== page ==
Golf and Whisky – Both Quintessentially Scottish

When imagining scenes of Scotland, two things can often spring to mind – golf and whisky. And, with the imminent Scottish Golf Open coming up, we thought why not share some of Scotland’s golf and whisky history.

Golf related whisky in the Collection
Scotland is the birthplace of golf…

Scotland is regarded as the birthplace of golf and the first record dates back to the 15th century. However, in 1457, King James II placed a ban on golf through an Act of Parliament. The game was seen as a distraction from military training and archery practice when soldiers should have been focusing on repelling a potential attack by the English army.

Golf would not be permitted again until almost half a century later when in 1502 King James IV repealed the ban. That same year the King made the first documented purchase for hand-crafted golf clubs. They cost him 13 shillings and were bought on his visit to Perth the same year.


James IV – A king with a fondness for golf and aqua-vitae

During the reign of King James IV, the first written record of Scotch, or a drink akin to it, was also written into the Exchequer Rolls of 1494. The Exchequer Rolls were records of royal income and expenditure and the entry states: “To Friar John Cor, by order of the King, to make aqua vitae.” The Gaelic word for Aqua vitae is ‘uisge-beatha’, translated from the Latin to mean the ‘Water of Life’. Eventually  ‘uisge-beatha’ was corrupted to whisky. This record is now considered the first recorded mention of whisky – or distilling – in Scottish history.

James IV was both a keen golfer and a lover of whisky and further to this, the King has been recognised as one of the greatest monarchs of all time. He loved music and literature and had a keen interest in scientific research, experimentation and weaponry. He was also the first King to promote the game of football and had a formidable collection of canons. It is said that aqua-vitae was an essential ingredient in the gunpowder used by his bombardiers.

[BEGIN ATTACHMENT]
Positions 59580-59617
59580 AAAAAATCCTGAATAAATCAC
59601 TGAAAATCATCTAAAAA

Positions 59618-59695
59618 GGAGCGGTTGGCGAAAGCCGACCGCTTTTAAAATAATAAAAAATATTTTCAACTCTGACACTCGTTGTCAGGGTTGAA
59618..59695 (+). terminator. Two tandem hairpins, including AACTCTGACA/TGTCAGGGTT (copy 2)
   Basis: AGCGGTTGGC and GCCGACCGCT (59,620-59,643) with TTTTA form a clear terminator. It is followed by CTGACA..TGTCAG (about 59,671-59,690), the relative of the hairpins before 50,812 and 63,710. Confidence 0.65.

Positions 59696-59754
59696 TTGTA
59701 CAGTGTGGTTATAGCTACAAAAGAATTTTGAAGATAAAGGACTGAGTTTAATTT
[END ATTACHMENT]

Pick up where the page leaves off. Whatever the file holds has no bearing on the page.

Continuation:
Mary Queen of Scots – The Mother of Golf…

However, James IV was not the only monarch to have an interest in golf. Mary Queen of Scots began playing golf at an early age whilst in France and since 1552, with her at the forefront, female golfers have been changing the game.  As a result, Mary is now regarded as the Mother of golf and as a great story for women in sports.

Mary was quite the pioneer commissioning the St. Andrews Links course in Scotland, taking the sport back over to France and introducing the concept of a caddie. It is believed that the word ‘caddie’ comes from the word ‘cadet’. In the French military it was tradition for cadets to carry the clubs for any royalty and it is thought that Mary pronounced ‘Cadet’ as ‘Caddie’.

Golf was a way for her to escape tensions of the state, and she loved spending most of her time outdoors. According to legend, Mary once lost a match of golf at Musselburgh to Mary Seton (one of her four attendants) and the Queen gave her necklace to her as the prize.

In 1565, Mary married Henry Lord Darnley who died only two years later.  Shortly after his death Mary was seen playing golf. This was seen as her not taking the time to grieve and triggered the rumour that Mary had plotted his death. Despite the trials of her reign, her legacy and spirit have been captured in several special whisky bottlings which you can see in our whisky collection, including the Highland Queen and a limited edition by Glenfiddich.


Golf today – A Scottish and world phenomenon…

Fast-forward through to the mid-18th century, and the game of golf was becoming slowly formalised, but due to the need for expensive equipment, golf remained a sport of the wealthy. Societies were then formed and the first one was established in Scotland in 1744. Today there are over 550 golf course including St Andrews – Old Course, Kingsbarns, Carnoustie and Gleneagles, amongst some of the most famous and renowned in the world.

Scotland has also played home to some major golf championships, including The Ryder Cup and The Open. The Ryder Cup was established in 1927 and is a biannual competition whereas The Open was founded in 1860 and was first played at Prestwick Golf Club. The Open is one of the world’s most prestigious sporting events and is the most international competition of the major championships, with qualifying events taking place across five continents. The event is broadcast in almost 200 countries and to over 600 million households.

This year The Open will mark the 150th Open at the Old Course, St Andrews and will take place between the 10th and 17th July 2022. Before that, golf kicks off in Gullane, East Lothian with The Scottish Open being played at The Renaissance Club.

So this July, why no turn on The Open or The Scottish Open, take a trip to St Andrews or East Lothian,  or just simply enjoy a dram of one of your favourite Lowland whiskies produced on the doorstep of these famous clubs.

Golf ball whisky within the Collection